If you suspect that your child may be at risk of abduction, gathering as much information as possible can be crucial in facilitating their safe return. This may include names, addresses, photographs, and descriptions of people and places where the child is likely to be taken. While this evidence may only be available if you have reason to believe that your child is being taken to stay with family members or friends abroad, it can be invaluable in locating your child and bringing them home safely.

At Adel Jibs we recognise the emotional toll that the threat of international child abduction can take on a parent. That’s why we’re committed to providing not only expert legal guidance but also the compassionate support you need during this challenging time.

Relocating abroad

When one parent wishes to relocate a child permanently abroad, the permission of the other parent or a Court Order is required. This process is known as a relocation application or leave to remove.

In such cases, parents must carefully consider their approach, weighing the appropriateness of opposing the application against focusing on securing favorable future contact arrangements.

Factors Considered by the Court: When assessing relocation applications, the Court takes into account various aspects of the child’s life, including:

  1. Educational progress
  2. Family and support network
  3. Extracurricular activities
  4. Impact of losing contact with the wider family
  5. Potential benefits offered by the parent opposing relocation

International Relocation and Contact Arrangements: If the child is to remain within a European country that has signed relevant conventions, there may be certain protections and enforceability of contact orders. Even when a child is permitted to relocate abroad, safeguards can be put in place to ensure the continuation of good contact, such as:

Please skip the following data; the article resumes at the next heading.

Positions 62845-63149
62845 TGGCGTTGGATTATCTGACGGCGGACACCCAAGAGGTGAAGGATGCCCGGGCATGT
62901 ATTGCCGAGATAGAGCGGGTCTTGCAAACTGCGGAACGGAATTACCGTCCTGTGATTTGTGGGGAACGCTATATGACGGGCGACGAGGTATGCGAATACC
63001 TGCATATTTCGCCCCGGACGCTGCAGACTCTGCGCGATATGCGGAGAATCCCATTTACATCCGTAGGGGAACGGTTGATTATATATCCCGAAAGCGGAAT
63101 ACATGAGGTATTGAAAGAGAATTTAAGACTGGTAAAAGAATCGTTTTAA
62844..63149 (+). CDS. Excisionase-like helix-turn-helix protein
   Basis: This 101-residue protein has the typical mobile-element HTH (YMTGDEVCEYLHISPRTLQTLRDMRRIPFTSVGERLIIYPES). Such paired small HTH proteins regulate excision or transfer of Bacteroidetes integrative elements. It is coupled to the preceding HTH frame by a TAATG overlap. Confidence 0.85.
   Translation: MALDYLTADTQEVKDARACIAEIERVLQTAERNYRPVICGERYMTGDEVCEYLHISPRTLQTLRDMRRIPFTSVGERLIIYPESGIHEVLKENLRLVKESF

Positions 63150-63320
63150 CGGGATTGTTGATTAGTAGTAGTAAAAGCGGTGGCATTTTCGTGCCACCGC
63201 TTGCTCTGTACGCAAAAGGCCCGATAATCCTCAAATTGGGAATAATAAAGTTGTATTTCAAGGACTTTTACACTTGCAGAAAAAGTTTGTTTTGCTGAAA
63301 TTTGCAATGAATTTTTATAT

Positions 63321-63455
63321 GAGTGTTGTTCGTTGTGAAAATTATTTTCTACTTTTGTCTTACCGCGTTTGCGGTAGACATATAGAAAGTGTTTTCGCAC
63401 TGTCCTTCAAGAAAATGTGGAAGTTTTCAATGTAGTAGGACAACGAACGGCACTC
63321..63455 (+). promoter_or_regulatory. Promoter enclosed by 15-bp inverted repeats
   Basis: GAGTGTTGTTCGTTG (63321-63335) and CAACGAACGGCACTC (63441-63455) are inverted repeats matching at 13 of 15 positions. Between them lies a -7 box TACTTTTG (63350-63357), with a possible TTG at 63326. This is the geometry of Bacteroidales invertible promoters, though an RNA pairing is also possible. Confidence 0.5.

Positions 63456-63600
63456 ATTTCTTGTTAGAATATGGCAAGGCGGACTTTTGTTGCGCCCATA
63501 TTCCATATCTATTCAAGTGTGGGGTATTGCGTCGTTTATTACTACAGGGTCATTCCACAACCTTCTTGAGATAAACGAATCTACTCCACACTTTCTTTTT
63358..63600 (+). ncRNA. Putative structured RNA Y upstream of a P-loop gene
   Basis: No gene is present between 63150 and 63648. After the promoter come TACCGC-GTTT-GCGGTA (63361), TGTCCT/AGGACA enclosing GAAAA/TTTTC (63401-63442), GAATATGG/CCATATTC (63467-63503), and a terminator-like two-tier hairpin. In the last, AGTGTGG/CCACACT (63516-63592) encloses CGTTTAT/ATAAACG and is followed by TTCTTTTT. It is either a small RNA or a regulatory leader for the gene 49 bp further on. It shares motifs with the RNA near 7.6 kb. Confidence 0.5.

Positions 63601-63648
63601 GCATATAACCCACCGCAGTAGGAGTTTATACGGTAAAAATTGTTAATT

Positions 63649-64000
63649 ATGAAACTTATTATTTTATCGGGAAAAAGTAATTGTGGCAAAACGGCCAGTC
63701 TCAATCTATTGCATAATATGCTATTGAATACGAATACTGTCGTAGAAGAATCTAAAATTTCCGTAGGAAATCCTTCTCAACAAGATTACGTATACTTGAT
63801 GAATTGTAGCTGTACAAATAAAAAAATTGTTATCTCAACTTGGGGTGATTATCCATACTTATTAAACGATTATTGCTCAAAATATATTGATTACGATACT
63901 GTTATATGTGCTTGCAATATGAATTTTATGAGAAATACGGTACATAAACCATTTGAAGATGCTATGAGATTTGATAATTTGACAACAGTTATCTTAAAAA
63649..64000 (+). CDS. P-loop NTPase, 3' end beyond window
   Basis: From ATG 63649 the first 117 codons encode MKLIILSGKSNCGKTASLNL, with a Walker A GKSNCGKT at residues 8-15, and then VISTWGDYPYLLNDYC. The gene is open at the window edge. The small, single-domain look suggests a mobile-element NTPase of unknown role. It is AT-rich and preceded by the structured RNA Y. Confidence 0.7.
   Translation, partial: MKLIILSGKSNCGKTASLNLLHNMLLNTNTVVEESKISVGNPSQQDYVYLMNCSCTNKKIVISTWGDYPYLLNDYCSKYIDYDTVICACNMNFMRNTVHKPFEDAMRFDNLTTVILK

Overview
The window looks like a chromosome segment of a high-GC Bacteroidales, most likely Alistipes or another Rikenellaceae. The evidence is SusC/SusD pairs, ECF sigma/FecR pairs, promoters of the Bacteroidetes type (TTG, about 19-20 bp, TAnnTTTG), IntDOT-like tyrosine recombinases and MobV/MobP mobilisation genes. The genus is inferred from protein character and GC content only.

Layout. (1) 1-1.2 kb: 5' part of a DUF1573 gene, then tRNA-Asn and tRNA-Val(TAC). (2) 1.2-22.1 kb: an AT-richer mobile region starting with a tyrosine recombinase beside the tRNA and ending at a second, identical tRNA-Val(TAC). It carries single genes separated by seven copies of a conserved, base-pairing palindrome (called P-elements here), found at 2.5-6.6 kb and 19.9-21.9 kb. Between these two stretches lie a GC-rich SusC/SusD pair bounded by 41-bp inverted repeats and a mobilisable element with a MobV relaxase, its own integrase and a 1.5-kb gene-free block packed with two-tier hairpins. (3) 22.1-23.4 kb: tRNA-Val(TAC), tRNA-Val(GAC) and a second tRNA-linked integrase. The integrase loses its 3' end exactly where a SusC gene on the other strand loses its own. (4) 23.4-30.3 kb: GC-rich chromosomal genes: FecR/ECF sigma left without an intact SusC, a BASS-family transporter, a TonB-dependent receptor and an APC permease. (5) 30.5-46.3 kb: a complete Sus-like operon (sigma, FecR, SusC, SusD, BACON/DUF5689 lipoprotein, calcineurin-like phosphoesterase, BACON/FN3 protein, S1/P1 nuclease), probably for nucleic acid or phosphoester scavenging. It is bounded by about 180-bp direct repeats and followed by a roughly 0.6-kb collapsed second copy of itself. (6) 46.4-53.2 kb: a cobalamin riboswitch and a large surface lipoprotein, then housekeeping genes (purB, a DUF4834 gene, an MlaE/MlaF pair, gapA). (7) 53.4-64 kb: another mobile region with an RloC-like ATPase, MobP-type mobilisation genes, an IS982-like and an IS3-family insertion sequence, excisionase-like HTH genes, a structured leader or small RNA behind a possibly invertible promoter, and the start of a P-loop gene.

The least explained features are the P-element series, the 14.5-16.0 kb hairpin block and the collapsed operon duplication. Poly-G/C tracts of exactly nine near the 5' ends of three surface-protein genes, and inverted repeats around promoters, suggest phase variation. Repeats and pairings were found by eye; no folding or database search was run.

• Extended staying contact during school holidays
  • Travel arrangements
  • Use of emails and web cams

Enforcement and Legal Safeguards: Before a child leaves the jurisdiction, it is crucial to consider enforcement issues, as agreements or orders may not be valid or easily enforced abroad. To ensure compliance with arrangements, various measures can be taken:

  • Notarised agreements
  • Mirror orders
  • Bonds
  • Religious oaths

Mirror orders, which are identical orders made in the courts of the country of relocation, can be particularly advantageous for the left-behind parent, as they allow for local enforcement in the foreign state.

Seeking Legal Advice: Given the complexity of relocation cases, it is highly recommended to seek legal advice from a solicitor experienced in such matters. They can help explore all possibilities, consider potential issues, and put precautionary measures in place well in advance of the relocation.

While many children have positive experiences when traveling abroad for holidays or emigration, it is generally in the best interests of the child to maintain regular, quality contact with both parents, regardless of their place of residence. If you require further assistance or advice on this matter, please do not hesitate to contact us